We’d been told that, if we liked, we could bring some presents for the kids — things such as school supplies. We would be presenting those to the teachers who would use them throughout the year as motivational rewards for attendance and good grades. For weeks in San Francisco, I agonized over what to bring. I didn’t want to import cheap crap, so I tried to think of things made in America that would represent something positive about our culture. I finally visited my neighborhood gift shop and picked up colored pencils, erasers and sharpeners. I supplemented that with two sets of tiger eye marbles and a 100 blank cards, illustrated by a Native American artist featuring the animals and plants of the American West. At the last minute, I grabbed a dozen bandanas thinking they would be “Cowboy”. However, the pack included a rainbow of colors, so they were a little more Castro than Cowboy. Most of the other people on our tour thought along the same lines. As we moved to the administrative office and began giving our gifts to the teachers, Amos, the head teacher said with tears in his eyes, “This is so much. So much.”
Our next cultural exchange was to be a tour of a tribal fishing village. Local villagers would serve as guides and tell us about their work, region and their way of life. Our payment for the tour was supposed to go in a communal fund to help with village projects. From the moment we arrived, everything felt wrong. It wasn’t just that the village was desperately poor, but we only had one guide and the locals we could see fifty yards away tending their boats didn’t seem very excited to see us. After an introductory talk, our one guide led us straggling through the village not really keeping us together or having us focus on anything in particular. It also became clear as we got further into the village that these White strangers with our REI hats and expensive cameras weren’t particularly welcome.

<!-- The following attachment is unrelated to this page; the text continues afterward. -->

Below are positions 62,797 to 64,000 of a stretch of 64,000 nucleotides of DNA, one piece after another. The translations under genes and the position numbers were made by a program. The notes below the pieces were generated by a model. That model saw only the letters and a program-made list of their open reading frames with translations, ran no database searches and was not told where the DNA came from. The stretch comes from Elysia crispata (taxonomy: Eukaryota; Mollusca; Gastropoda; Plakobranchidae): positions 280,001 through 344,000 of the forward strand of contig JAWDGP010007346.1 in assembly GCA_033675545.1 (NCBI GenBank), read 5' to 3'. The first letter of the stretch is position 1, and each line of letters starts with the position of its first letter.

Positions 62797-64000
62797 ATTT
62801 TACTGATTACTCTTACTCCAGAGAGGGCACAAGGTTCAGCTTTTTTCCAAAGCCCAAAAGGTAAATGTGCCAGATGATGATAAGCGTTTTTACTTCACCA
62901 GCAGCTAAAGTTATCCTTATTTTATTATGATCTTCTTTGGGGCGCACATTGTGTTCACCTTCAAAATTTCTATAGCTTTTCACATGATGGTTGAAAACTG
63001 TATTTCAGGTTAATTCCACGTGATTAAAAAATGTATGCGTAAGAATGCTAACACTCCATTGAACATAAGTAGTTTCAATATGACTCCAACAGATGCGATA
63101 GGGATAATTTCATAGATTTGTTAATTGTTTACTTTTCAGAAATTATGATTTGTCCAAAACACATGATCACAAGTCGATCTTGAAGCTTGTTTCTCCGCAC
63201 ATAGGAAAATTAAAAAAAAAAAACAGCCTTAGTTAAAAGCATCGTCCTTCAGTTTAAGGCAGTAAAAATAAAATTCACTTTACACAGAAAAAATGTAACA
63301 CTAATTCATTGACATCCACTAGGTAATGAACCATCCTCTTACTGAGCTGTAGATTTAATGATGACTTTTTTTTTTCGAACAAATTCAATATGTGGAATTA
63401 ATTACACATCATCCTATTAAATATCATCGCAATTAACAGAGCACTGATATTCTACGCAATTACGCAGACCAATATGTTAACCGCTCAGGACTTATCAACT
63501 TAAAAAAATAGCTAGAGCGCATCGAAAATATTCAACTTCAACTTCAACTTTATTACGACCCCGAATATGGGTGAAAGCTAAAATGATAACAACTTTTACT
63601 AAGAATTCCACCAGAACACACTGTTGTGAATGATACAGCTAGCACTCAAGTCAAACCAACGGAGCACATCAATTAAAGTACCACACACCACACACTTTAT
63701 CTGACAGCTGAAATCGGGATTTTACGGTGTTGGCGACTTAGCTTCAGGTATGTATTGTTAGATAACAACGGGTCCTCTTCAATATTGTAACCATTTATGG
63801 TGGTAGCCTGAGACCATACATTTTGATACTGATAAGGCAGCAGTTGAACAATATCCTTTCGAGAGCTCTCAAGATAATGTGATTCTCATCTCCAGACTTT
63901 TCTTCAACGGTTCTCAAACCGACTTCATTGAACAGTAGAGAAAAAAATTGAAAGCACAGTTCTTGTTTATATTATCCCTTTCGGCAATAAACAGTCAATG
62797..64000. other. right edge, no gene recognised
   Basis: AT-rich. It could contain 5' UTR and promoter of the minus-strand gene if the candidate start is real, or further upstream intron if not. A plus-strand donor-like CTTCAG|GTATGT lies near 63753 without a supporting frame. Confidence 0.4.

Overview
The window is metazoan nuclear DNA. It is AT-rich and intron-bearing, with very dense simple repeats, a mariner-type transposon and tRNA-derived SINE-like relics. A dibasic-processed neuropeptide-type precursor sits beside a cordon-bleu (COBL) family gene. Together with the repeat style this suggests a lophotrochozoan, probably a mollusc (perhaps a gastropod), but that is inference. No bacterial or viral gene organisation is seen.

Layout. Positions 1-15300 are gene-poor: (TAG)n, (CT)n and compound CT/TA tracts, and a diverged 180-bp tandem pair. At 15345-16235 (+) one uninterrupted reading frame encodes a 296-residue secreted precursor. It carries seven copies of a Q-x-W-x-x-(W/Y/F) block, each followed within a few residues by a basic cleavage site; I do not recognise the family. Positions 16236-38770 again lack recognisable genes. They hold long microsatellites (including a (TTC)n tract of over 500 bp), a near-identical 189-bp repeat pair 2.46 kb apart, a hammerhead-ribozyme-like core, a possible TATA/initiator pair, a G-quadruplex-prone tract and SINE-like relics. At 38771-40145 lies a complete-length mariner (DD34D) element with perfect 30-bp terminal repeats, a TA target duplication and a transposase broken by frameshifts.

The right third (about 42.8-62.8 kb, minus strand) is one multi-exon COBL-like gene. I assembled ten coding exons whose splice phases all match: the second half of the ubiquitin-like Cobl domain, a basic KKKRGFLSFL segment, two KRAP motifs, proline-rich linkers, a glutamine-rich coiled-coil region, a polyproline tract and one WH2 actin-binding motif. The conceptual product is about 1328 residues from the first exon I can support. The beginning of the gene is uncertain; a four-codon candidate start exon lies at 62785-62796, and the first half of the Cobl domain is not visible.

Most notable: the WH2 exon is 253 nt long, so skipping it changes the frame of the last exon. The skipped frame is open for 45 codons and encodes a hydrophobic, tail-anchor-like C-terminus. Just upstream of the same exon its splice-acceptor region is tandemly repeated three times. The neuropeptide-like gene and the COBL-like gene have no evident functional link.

We especially felt the anger and resentment from the younger men of the village. One of our party, who had ignored the suggestion of our tour director to dress modestly, was subjected to in your face anger from some village women. There was discomfort on both sides. We were left wondering if the whole village had agreed to this program or if any of the benefits of it reached just a few.
One of my favorite fellow group members turned to me, as we walked back to the Land Rovers through the stench of rotting fish and the sight of grinding poverty, and said, “My god, we forget we have so much.” So much. So much.
I’m not sure our visit to the fishing village brought much to the village. I hope it added to our own “personal development”.
Interesting post–what you perceived as grinding poverty, I see as a different way of living. The people do not look malnourished or thin. There are enclosures to get out of the elements–not 9000 sq ft houses as we know them but sturdy structures. Grinding poverty is often in the eye of the beholder. I lived in the Caribbean for four years where I learned the importance of fresh fish and a glass of good rhum with friends as opposed to another TV or another car or another dress.
Too bad that when the person asked that their picture not be taken–that simple request could not be respected.
I really love your blog but sorry no kudos for this trip–please try to be less American and more human.